Israel said Thursday it will bar two pro-Palestinian Democratic congresswomen from visiting the country, in a move that could strain relations between Prime Minister Benjamin Netanyahu and Democrats in Washington.
Reps. Ilhan Omar of Minnesota and Rashida Tlaib of Michigan both have been outspoken critics of Israel and President Donald Trump tweeted shortly before the announcement that they should be prohibited from entering he country.
In an apparent reversal of Israel's position to admit all American lawmakers who seek to visit, Prime Minister Benjamin Netanyahu said in a statement that the country had decided not to allow Tlaib and Omar to enter. The Muslim American lawmakers had been expected to arrive on Sunday.
"Only a few days ago, we received their visitation plan, and it became clear that they were planning a campaign whose sole purpose was to strengthen the boycott and negate Israel's legitimacy," Netanyahu said, referring to the pro-Palestinian Boycott, Divestment, Sanctions movement, known as BDS.
"For example, they defined their visit destination as 'Palestine' rather than 'Israel,' and unlike all Democratic and Republican congressmen to date, they have avoided seeking any meeting with an official Israeli official in both the government and the opposition," the prime minister added. "A week ago, Israel welcomed some 70 Democratic and Republican congressmen who expressed broad bipartisan support in Israel, expressed just a month ago in overwhelming opposition to the congressional vote against the BDS. By contrast, the two-member congressional visitation plan shows that their intent is to hurt Israel and increase its unrest against it."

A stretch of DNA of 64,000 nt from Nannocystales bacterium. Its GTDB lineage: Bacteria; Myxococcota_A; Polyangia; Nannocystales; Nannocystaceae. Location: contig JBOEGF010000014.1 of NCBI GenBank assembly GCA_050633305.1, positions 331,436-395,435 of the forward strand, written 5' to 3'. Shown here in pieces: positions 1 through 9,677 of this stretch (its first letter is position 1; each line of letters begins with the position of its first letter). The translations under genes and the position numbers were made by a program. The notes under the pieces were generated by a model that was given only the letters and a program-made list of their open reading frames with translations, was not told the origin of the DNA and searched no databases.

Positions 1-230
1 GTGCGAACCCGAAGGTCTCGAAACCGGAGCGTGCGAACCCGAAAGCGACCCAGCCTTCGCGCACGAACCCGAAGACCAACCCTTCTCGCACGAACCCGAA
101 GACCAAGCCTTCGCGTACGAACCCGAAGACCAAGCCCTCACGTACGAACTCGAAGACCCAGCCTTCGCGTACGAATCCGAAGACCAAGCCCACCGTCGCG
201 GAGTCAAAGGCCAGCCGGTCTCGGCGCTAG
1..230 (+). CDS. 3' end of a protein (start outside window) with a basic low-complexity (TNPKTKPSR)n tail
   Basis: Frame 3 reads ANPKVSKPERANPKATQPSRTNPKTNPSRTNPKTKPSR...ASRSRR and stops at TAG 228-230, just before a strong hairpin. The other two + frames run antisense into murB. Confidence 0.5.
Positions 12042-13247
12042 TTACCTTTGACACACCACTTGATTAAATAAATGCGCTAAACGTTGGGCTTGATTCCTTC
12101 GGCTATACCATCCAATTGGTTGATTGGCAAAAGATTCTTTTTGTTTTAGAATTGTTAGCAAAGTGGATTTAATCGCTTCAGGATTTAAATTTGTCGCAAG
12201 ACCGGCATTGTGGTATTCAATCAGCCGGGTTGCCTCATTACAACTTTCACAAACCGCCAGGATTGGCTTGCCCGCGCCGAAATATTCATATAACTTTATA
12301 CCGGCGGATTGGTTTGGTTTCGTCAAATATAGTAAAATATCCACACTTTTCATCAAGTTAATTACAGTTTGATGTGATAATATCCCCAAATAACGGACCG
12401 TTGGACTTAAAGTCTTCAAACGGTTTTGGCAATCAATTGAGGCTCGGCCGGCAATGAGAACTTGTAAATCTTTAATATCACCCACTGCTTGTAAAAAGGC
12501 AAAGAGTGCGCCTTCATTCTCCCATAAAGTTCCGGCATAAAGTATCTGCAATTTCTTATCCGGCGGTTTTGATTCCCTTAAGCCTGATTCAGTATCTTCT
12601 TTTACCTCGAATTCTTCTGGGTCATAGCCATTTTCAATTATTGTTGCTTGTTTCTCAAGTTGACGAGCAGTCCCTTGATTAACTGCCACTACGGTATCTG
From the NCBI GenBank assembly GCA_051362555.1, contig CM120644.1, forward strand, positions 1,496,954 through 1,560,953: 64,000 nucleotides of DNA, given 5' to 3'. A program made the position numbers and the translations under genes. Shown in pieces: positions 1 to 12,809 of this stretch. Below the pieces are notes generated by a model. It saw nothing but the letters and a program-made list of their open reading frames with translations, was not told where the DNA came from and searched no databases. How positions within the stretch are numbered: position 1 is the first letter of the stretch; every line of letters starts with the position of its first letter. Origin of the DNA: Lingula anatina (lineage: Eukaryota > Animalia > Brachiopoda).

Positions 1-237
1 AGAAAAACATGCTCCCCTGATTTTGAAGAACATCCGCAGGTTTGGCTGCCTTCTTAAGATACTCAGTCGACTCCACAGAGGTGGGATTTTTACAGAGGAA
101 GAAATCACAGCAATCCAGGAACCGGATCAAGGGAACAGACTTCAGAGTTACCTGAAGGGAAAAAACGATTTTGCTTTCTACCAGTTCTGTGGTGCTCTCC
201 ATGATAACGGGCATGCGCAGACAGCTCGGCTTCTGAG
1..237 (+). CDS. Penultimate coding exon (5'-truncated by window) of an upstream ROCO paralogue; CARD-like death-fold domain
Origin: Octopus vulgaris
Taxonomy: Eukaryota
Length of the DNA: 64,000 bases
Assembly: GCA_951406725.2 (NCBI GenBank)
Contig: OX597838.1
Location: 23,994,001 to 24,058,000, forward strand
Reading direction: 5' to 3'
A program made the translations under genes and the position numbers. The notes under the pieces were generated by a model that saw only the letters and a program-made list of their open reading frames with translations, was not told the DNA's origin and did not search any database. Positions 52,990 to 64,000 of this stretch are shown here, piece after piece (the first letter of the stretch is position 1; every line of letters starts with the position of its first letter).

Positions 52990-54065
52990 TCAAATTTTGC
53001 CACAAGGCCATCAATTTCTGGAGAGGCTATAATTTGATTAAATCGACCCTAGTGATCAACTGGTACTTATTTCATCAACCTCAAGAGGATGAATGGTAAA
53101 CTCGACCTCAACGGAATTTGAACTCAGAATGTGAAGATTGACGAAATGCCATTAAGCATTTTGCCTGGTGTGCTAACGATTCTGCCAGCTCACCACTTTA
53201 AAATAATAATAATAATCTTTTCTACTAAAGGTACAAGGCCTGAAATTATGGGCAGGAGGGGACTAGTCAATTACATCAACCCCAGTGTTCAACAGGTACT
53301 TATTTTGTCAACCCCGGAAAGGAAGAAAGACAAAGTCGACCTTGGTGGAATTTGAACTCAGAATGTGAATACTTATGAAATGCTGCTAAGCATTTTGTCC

Omar and Tlaib have previously voiced their support for BDS; under Israeli law, supporters of the movement can be denied entry to Israel.
Omar has also been accused by House Democratic leaders for promoting "anti-Semitic tropes" and in February she was forced to apologize for controversial tweets about the pro-Israel lobby in the United States.
In one tweet, she said money was driving U.S. lawmakers to defend Israel and that AIPAC — the American Israeli Public Affairs Committee — was paying politicians to support Israel.
Last month, Israel's ambassador to the U.S., Ron Dermer, told the Times of Israel that the country would not block their trip.
"Out of respect for the U.S. Congress and the great alliance between Israel and America, we would not deny entry to any member of Congress into Israel," Dermer told the Israeli newspaper.
Netanyahu held consultations with members of his cabinet Wednesday about the congresswomen's upcoming visit to Israel and the Palestinian territories, a government official said in a statement earlier Thursday.
Barring the congresswomen from entering could risk further straining relations between Israel’s right-wing government, which has stressed its close ties with the Trump administration, and Democrats in Congress.
Tlaib, 43, was born in the U.S. but draws her roots from a Palestinian village in the West Bank where her grandmother and extended family still live. The congresswoman said she had hoped to visit her family during the trip.
Trump has repeatedly attacked Tlaib and Omar, including a series of tweets last month in which he said they should "go back" to the "broken" countries they came from. Trump's comments drew sharp criticism from Democrats.
Both are U.S. citizens and are members of the so-called "Squad" of newly elected left-wing Democratic representatives, along with Reps. Alexandria Ocasio-Cortez of New York and Ayanna Pressley of Massachusetts.